ILULISSAT, GREENLAND - JULY 20:  An iceberg floats through the water on July 20, 2013 in Ilulissat, Greenland. As Greenlanders adapt to the changing climate and go on with their lives, researchers from the National Science Foundation and other organizations are studying the phenomena of the melting glaciers and its long-term ramifications for the rest of the world. In recent years, sea level rise in places such as Miami Beach has led to increased street flooding and prompted leaders such as New York City Mayor Michael Bloomberg to propose a $19.5 billion plan to boost the citys capacity to withstand future extreme weather events by, among other things, devising mechanisms to withstand flooding.  (Photo by Joe Raedle/Getty Images) (Photo by Joe Raedle/Getty Images)
Joe Raedle/Getty Images Europe/Getty Images
ILULISSAT, GREENLAND - JULY 20: An iceberg floats through the water on July 20, 2013 in Ilulissat, Greenland. As Greenlanders adapt to the changing climate and go on with their lives, researchers from the National Science Foundation and other organizations are studying the phenomena of the melting glaciers and its long-term ramifications for the rest of the world. In recent years, sea level rise in places such as Miami Beach has led to increased street flooding and prompted leaders such as New York City Mayor Michael Bloomberg to propose a $19.5 billion plan to boost the citys capacity to withstand future extreme weather events by, among other things, devising mechanisms to withstand flooding. (Photo by Joe Raedle/Getty Images) (Photo by Joe Raedle/Getty Images)
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(CNN) —  

The dominant greenhouse gases released into the Earth’s atmosphere reached record levels in 2018, and their global warming power is now 43% stronger than in 1990, according to a new report by the American Meteorological Society released Monday.

The State of the Climate in 2018 study also reported other key findings:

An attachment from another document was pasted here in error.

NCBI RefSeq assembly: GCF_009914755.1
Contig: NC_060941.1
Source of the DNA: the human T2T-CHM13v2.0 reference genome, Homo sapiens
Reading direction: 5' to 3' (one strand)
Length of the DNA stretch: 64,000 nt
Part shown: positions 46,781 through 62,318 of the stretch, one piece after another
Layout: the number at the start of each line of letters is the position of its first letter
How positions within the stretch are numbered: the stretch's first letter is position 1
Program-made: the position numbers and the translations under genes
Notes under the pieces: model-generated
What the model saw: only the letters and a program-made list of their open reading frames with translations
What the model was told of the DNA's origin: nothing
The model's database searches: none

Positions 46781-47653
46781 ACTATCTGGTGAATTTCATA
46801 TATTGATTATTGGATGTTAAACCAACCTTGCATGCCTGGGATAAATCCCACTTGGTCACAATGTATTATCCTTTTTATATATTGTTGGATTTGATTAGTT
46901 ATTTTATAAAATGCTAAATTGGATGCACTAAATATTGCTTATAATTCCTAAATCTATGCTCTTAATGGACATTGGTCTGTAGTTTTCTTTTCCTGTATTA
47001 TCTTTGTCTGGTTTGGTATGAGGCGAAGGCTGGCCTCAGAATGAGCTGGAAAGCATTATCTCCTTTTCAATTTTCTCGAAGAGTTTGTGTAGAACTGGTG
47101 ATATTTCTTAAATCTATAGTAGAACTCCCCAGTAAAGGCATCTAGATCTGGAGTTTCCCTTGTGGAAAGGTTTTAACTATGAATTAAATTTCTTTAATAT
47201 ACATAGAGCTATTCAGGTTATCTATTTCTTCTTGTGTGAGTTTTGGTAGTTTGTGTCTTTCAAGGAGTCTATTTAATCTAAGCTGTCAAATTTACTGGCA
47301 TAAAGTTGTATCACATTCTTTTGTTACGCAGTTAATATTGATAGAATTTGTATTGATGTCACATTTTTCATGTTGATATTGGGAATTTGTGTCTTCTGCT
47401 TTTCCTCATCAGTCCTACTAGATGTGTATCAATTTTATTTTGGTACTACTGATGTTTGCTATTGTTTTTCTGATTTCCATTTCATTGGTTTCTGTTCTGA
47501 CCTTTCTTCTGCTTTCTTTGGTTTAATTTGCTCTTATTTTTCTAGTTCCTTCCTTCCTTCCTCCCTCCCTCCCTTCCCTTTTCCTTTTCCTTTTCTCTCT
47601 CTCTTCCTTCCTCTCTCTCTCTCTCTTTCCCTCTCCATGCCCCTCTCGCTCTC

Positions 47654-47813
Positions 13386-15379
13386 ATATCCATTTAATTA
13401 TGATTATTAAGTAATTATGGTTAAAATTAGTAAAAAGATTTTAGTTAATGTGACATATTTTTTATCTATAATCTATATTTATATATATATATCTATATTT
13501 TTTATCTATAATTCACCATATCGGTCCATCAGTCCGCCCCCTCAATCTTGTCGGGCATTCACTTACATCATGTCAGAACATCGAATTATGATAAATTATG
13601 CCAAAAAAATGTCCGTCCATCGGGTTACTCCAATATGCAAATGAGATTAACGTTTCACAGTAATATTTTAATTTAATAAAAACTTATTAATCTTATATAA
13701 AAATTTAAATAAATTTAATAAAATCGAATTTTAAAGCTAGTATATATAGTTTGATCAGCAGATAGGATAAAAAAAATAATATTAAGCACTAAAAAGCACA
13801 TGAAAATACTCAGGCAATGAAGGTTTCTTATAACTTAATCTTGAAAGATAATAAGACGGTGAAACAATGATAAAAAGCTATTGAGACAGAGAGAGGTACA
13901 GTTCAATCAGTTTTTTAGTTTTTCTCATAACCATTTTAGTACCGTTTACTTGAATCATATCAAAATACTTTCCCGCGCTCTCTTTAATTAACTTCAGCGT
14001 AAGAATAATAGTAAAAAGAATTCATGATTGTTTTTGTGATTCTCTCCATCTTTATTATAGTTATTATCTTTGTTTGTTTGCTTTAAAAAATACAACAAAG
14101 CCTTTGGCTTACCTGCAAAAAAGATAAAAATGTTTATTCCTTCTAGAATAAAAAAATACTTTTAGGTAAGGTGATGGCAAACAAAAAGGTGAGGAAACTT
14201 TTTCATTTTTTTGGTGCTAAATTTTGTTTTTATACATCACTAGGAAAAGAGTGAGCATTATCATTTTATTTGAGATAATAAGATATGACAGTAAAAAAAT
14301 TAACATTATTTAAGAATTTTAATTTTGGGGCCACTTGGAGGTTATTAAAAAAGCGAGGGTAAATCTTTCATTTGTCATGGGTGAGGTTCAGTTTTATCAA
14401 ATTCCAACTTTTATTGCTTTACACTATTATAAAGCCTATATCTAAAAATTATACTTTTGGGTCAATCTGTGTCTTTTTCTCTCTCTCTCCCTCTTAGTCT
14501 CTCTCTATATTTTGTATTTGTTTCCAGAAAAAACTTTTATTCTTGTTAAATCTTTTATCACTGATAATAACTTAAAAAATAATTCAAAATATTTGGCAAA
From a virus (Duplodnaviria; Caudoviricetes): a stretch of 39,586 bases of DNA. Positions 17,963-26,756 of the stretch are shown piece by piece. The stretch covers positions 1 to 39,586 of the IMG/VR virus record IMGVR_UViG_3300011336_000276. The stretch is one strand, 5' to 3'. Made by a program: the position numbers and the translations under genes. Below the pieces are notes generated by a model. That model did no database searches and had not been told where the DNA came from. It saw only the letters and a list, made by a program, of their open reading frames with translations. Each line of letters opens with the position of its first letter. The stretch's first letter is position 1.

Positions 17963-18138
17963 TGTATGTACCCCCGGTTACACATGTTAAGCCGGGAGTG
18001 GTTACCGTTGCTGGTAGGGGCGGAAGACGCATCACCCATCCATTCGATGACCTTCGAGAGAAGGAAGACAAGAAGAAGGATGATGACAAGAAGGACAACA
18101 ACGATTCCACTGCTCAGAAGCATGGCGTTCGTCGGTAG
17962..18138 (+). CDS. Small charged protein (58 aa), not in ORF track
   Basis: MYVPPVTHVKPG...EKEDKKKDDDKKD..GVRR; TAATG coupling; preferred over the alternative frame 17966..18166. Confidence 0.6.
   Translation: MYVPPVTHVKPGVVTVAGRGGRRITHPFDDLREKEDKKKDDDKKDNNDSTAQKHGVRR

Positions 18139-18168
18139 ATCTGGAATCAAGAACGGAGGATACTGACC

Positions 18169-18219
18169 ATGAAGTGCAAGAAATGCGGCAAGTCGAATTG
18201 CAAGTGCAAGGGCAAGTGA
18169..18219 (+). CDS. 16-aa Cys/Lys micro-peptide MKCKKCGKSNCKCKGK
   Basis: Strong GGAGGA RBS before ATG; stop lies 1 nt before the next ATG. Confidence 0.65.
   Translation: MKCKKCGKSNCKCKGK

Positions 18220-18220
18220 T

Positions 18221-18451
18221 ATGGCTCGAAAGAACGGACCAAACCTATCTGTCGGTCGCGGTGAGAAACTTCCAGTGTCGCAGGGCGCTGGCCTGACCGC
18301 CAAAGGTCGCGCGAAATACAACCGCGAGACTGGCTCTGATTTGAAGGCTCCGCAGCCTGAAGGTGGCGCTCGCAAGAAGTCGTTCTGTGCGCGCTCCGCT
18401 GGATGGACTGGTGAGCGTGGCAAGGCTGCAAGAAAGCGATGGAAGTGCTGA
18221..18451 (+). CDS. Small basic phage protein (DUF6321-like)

• 2018 was the fourth-warmest year on record. The three other warmest years were 2015, 2016 and 2017, with 2016 as the warmest year since records first began being kept in the mid-1800s.
  • Sea levels rose to record levels for a seventh consecutive year.
  • Glaciers continue to melt at a concerning rate for the 30th straight year.

“Every year since the start of the 21st Century has been warmer than the 1981-2010 average,” the report said. “In 2018, the dominant greenhouse gases released into Earth’s atmosphere – carbon dioxide, methane, and nitrous oxide – continued to increase and reach new record highs.”

In fact, the report found greenhouse gases warming influence on the planet have increased an alarming 43% since 1990. Global carbon dioxide concentrations, which represent the bulk of the gases warming power, rose during 2018 to a record 407.4 parts per million, the study found. That is “the highest in the modern instrumental record and in ice core records dating back 800,000 years,” the report said.

The report was led by National Oceanic and Atmospheric Administration’s Centers for Environmental Information and was based on contributions from more than 475 scientists from 57 countries. The annual report is often described by meteorologists as the “annual physical of the climate system.”

Deke Arndt, one of the main authors and the chief of NOAA’s Climate Monitoring Branch, said scientists over the last couple decades have “gone through three stages of this ‘annual physical’ of the climate system.”